Only one other Georgia Republican has held a town hall in the six weeks since President Donald Trump was sworn into office. Rep. Buddy Carter, R-Pooler, had a much rocker time at his in-person event last week.

Read more:

A lone GOP Georgia congressman holds a rocky town hall meeting

Anti-Trump protesters pack Perdue, Isakson event

Georgia Democrats try not to ‘waste’ anti-Trump movement

Isakson, Perdue’s offices inundated by calls during Trump’s first days

How to contact your Georgia congressmen

 

 

Reader Comments 0

18 comments
Edith Stanley
Edith Stanley

that is because nobody is on Isakson's telephone town halls except Republicans... so, of course, they are polite to one another... they do not have a differing opinion whatsoever... and most of them have a whole lot of empty space inside their heads anyway and so they just agree with whatever old Johnny says...

Tray Turner
Tray Turner

Why do Georgians keep sending this old man to Congress.....he is a coward, a swamp monster and a man with new ideas and a spine needs to come into office.

Beth Oliver
Beth Oliver

That's what happens when you censor calls. No praise is due.

James Campbell
James Campbell

To involve yourself in the type town hall meetings we've seen where grandstanding, self serving losers only intimidate and shout down GOP lawmakers is just futile and serves no constructive purpose.

Betsy Swarthout Whitley
Betsy Swarthout Whitley

Johnny, it's time to stop being so polite and faint-hearted. The country needs you to stand up to what you know is wrong, unAmerican, undemocratic and dangerous. The Republicans are better than this, or have been and should be. The U.S. cannot be the isolated, frightened, ignorant and broken country that we are being led to become. Republicans are going to be known as the ones who destroyed the country if you don't act soon.

JFitzgerald Myers
JFitzgerald Myers

How testy can a conference call get? The people or person gets angry and hangs up? This article should have never been written. SMDH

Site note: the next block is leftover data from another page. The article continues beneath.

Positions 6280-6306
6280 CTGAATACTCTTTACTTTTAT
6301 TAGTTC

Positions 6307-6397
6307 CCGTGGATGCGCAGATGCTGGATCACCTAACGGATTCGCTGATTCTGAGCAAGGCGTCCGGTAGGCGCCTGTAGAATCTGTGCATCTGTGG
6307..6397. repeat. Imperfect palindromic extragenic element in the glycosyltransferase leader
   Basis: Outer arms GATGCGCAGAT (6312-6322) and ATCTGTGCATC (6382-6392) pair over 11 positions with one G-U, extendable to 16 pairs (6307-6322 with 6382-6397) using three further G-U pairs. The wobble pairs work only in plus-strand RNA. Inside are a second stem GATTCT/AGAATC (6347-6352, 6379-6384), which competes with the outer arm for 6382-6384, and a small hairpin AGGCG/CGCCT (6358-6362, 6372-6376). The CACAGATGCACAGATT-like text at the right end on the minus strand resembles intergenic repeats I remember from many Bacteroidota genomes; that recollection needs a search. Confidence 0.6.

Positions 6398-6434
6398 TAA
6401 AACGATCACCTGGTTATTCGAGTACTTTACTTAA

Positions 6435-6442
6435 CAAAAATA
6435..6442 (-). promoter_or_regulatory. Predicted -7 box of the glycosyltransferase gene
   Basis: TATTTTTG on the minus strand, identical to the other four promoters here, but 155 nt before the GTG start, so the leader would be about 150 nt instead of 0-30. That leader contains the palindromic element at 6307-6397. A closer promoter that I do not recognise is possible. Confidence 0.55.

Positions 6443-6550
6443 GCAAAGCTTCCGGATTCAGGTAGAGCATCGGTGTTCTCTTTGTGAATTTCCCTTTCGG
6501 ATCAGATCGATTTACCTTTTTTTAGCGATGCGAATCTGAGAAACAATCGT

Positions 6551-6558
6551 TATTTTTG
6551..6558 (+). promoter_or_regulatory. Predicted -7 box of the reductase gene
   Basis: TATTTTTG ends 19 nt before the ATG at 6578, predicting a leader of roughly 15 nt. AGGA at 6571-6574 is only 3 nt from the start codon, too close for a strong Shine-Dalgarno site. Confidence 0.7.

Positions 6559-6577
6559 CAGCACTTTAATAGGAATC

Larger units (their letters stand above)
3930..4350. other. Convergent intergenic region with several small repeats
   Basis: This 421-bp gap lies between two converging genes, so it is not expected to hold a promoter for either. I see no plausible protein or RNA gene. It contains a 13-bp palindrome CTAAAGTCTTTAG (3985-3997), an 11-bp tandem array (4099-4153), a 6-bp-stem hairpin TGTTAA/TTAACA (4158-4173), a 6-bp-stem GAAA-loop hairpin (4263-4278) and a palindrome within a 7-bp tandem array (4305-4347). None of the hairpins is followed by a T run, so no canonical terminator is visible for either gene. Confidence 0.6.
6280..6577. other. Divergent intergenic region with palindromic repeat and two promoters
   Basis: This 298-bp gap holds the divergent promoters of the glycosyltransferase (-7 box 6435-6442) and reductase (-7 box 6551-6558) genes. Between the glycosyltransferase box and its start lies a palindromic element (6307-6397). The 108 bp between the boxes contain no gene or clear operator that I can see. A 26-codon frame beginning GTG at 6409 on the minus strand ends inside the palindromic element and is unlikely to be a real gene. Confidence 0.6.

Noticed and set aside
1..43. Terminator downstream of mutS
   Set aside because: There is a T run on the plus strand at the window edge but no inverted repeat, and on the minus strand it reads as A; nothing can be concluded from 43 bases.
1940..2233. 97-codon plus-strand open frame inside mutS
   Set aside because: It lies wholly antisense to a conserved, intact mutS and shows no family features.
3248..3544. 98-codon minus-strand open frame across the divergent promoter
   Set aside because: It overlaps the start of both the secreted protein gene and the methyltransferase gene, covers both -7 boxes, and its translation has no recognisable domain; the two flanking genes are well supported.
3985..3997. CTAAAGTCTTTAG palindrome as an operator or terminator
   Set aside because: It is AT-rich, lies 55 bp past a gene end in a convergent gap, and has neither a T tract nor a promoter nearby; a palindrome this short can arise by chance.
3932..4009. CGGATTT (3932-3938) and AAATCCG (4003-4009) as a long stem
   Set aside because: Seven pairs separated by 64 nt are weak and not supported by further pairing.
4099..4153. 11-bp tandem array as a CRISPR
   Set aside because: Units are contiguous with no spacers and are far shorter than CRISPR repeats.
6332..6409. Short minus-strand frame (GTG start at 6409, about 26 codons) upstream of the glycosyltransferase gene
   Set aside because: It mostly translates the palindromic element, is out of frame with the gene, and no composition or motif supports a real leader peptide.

Justin Bruce
Justin Bruce

One more republican afraid of the people who put him in office. What a shame!

Sandra Jones
Sandra Jones

I attended and to be fair this wasn't the first town hall he has held this way so I won't accuse him of hiding. Only one person stated the usual Republican tropes we hear about party over everything. Most questions were good and he mentioned that he doesn't trust Russia either. People made their points with out all the vitrol and I feel it was somewhat productive, but wasn't long enough.

Scott Moody
Scott Moody

I can understand the Senator using this format as he recovers from surgery. However, these controlled telephone events should not take the place of public town halls.

David Anderson
David Anderson

The operative word being "controlled." It's easy to screen calls.

Alexander Moody
Alexander Moody

Indeed, they have a nasty habit of becoming nothing more than hour+ ad phone call since everything is screened and checked.

Debra Fish
Debra Fish

The BS at the town halls were organized by leftists. It seems that everyone knows that but the media.

Mary Ann Hall
Mary Ann Hall

Just like the right-wing political action in 2009, some protest actions were organized by the left-wing versions of Tea Party groups, and some were just folks who were mad. It's all exercise of the right to free speech. Why are protests announced in an Indivisible Facebook post any less legitimate than one announced in a Students for Liberty or American Family Association post?

Albert Maguffin
Albert Maguffin

Town halls are organized by elected officials dear. Drop your blind partisan script, turn off AM radio and grow up.